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Fontella Bass has died


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December 27, 2012

Fontella Bass, 72, Singer of Rescue Me, Is Dead




Fontella Bass, the singer whose 1965 hit Rescue Me was an indelible example of the decades finest pop-soul, died on Wednesday in St. Louis. She was 72.


The cause was complications of a recent heart attack, her daughter Neuka Mitchell said.


Ms. Bass was born in St. Louis on Feb. 3, 1940, and learned gospel at the side of her mother, Martha Bass, a member of one of the eras major traditional gospel groups, the Ward Singers. From a young age she served as her mothers pianist, but eventually, as an adolescent, got the itch to sing secular music. By the early 1960s she was playing with Little Milton, a blues guitarist and singer with links to the Chess label in Chicago.


After some early recordings with Little Miltons Bobbin label in St. Louis, she joined Chess and released her first records on its Checker subsidiary in early 1965. The first two, Dont Mess Up a Good Thing and Youll Miss Me (When Im Gone), duets with Bobby McClure, had modest success on the rhythm-and-blues charts. But her career was made by Rescue Me, released later that year.


Driven by a bubbly bass line, it featured Ms. Basss high-spirited voice in wholesomely amorous lyrics like Come on and take my hand/Come on, baby, and be my man, as well as some call-and-response moans that Ms. Bass later said resulted from a studio accident.


When we were recording that, I forgot some of the words, she told The New York Times in 1989. Back then, you didnt stop while the tape was running, and I remembered from the church what to do if you forget the words. I sang, Ummm, ummm, ummm, and it worked out just fine.


A major crossover hit, the song reached No. 4 on Billboards pop chart and has remained a staple on oldies radio, movie soundtracks and television commercials; Aretha Franklin sang a version of it for a Pizza Hut ad in the early 90s (as Deliver Me).


Ms. Bass recorded several follow-up singles for Checker, but all fell short of the popularity of Rescue Me, and she then veered toward the avant-garde jazz of her husband, Lester Bowie , the trumpeter of the Art Ensemble of Chicago. She went with the group to Paris at the turn of the 1970s and recorded with it there, but soon returned to the United States.


A 1972 solo album, Free, was another commercial disappointment, and Ms. Bass turned to raising her four children with Mr. Bowie. Besides Ms. Mitchell, they include another daughter, JuLene Coney, and two sons, Larry Stevenson and Bahnamous Bowie. They all survive her, along with 10 grandchildren.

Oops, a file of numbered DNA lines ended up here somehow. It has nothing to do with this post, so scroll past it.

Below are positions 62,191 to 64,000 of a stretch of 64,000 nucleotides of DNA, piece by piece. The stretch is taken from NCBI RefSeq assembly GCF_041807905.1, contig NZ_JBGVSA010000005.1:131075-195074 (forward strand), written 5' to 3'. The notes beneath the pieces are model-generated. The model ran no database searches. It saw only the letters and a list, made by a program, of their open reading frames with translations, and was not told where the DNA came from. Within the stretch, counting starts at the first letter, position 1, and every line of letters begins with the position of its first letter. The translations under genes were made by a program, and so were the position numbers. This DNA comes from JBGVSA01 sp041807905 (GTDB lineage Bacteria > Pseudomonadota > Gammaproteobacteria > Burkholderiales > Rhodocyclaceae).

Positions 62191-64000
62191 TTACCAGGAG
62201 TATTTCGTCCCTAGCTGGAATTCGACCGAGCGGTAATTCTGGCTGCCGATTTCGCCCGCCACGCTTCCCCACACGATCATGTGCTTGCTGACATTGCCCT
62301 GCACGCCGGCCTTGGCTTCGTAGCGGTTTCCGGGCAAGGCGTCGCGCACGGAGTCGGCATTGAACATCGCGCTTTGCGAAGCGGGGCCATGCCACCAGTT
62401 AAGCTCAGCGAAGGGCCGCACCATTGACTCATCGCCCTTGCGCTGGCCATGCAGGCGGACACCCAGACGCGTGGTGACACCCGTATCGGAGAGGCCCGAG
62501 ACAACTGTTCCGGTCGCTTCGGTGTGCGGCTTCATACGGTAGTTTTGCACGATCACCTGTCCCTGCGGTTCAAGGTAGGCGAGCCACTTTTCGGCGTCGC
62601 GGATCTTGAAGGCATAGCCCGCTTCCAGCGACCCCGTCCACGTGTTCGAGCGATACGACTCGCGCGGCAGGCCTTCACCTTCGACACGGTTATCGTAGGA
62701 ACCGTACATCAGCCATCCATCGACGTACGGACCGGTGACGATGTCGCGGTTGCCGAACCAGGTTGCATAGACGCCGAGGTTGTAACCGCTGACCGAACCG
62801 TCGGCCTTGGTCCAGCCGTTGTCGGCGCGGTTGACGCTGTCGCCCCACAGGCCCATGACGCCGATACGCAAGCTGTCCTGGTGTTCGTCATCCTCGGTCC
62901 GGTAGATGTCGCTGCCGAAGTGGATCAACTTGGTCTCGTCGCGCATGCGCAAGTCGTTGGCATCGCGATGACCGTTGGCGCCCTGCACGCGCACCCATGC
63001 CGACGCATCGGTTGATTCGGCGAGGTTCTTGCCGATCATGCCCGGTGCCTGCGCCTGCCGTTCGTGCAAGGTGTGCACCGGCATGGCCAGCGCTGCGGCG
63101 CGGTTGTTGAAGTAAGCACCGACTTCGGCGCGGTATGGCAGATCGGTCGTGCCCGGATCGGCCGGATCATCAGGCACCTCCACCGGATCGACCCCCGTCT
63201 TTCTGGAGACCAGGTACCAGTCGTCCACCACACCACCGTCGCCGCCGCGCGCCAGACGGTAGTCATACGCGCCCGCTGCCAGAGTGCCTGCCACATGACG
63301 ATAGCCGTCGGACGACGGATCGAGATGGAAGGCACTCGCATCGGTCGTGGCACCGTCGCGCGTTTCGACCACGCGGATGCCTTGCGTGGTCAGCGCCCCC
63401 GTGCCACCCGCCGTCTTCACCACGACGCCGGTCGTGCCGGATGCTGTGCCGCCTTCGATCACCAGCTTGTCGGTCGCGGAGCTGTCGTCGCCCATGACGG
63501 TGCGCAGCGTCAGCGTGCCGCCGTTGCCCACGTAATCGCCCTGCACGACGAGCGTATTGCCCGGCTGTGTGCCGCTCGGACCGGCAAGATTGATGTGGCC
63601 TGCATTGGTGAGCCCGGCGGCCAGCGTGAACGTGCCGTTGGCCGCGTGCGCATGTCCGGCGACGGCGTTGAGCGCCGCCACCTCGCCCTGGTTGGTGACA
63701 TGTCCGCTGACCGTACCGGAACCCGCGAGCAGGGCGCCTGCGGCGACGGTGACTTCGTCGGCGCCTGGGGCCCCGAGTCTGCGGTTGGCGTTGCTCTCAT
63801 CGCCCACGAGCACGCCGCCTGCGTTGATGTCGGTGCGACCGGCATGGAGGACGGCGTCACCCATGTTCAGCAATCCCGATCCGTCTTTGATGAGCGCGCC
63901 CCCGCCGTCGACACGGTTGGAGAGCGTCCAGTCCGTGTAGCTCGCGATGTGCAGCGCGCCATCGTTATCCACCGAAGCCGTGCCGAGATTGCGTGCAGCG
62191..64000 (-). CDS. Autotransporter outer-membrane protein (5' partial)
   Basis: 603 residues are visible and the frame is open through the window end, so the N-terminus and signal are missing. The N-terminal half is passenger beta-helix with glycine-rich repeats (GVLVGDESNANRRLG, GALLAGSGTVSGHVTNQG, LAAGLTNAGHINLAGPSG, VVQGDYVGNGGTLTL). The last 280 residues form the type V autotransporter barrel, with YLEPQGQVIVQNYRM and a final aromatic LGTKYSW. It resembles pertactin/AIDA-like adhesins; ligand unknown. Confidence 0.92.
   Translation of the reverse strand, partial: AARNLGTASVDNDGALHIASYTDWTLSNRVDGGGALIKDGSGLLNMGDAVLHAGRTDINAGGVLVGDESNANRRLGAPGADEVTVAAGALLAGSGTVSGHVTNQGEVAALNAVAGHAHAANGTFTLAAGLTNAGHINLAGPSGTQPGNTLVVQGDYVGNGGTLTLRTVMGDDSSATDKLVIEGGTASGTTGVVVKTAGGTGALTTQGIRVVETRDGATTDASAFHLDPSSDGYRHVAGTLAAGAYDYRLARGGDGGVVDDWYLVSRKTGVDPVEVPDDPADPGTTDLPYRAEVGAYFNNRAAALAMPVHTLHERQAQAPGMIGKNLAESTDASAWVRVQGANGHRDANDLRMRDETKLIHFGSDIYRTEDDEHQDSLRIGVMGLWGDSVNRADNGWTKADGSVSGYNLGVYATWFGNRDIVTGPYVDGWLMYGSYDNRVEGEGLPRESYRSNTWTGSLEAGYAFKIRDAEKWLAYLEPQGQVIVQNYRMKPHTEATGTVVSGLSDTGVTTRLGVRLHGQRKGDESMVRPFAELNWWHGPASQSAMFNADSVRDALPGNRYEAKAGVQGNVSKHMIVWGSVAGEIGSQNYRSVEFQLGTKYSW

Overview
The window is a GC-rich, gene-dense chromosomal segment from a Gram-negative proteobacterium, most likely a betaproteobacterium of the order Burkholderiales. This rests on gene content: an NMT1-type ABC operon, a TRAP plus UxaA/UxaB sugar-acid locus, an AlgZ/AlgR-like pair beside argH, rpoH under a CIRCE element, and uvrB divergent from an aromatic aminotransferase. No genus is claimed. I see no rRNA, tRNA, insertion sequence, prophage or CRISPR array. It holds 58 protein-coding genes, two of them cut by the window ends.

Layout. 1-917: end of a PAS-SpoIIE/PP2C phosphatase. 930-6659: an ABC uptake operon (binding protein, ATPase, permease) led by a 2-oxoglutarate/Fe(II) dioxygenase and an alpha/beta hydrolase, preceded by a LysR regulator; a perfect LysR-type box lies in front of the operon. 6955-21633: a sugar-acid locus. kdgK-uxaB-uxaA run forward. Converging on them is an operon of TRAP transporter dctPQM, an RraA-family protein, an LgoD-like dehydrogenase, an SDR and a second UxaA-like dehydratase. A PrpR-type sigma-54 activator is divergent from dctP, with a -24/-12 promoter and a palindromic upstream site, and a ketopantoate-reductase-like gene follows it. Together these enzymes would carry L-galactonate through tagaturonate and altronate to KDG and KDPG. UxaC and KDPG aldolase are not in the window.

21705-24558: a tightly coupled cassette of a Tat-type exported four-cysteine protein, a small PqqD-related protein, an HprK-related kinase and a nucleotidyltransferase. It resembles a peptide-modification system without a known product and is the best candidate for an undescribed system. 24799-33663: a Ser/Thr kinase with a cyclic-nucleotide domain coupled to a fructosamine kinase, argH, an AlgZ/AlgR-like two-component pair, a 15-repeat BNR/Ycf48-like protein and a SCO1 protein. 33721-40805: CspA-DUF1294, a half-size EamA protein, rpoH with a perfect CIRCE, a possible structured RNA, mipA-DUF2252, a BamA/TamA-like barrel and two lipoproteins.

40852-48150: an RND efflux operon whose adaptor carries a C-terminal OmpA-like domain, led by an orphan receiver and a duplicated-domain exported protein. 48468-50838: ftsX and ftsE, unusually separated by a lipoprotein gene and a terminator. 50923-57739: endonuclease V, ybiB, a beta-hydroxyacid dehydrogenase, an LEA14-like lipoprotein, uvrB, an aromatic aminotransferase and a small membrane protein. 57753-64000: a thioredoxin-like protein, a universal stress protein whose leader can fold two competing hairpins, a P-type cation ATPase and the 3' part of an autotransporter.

Although her pop career had largely wound down, she continued to sing occasionally on Mr. Bowies records and to perform gospel with her mother and her half-brother, David Peaston. Her marriage to Mr. Bowie ended in divorce, and he died in 1999. Mr. Peaston died in February.


Ms. Bass had long maintained that she helped write Rescue Me and was deprived of proper credit and songwriting royalties. By 1990, she said, she was living in near-poverty when her career turned around after she heard Rescue Me used in an American Express commercial, and she began to press for remuneration for her work. She sued American Express in 1993, and she said she received a significant settlement.


In 1995 she released No Ways Tired, which was nominated for a Grammy for best traditional soul gospel album. Her subsequent releases included Travellin in 2001 and All That You Give, a collaboration with the British electronic group the Cinematic Orchestra, in 2002.


She rescued herself, she said, when she began to stand up for her rights as an artist.


It was as if the Lord had stepped right into my world, she told Newsweek in 1995. I looked around and got back my royalties. I started to go to church every Sunday. And thats what saved me.



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Sad news, she was a great one. A friend of mine worked on one of her albums, and has some wonderful stories.


Two of my favorite tunes that feature her:





Turn up the speaker

Hop, flop, squawk

It's a keeper

-Captain Beefheart, Ice Cream for Crow

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RIP for a great singer, and a great thanx to Cinematic Orchestra for bringing her to the forefront for younger audience. I remember an interview by Cinematic Orchestra's founder about this particular recording of "Revolution". He travelled to the USA to record her with his laptop and mic (i think it was Saint Louis, but i might be wrong) and he was so enchanted by her voice.
Be grateful for what you've got - a Nord, a laptop and two hands
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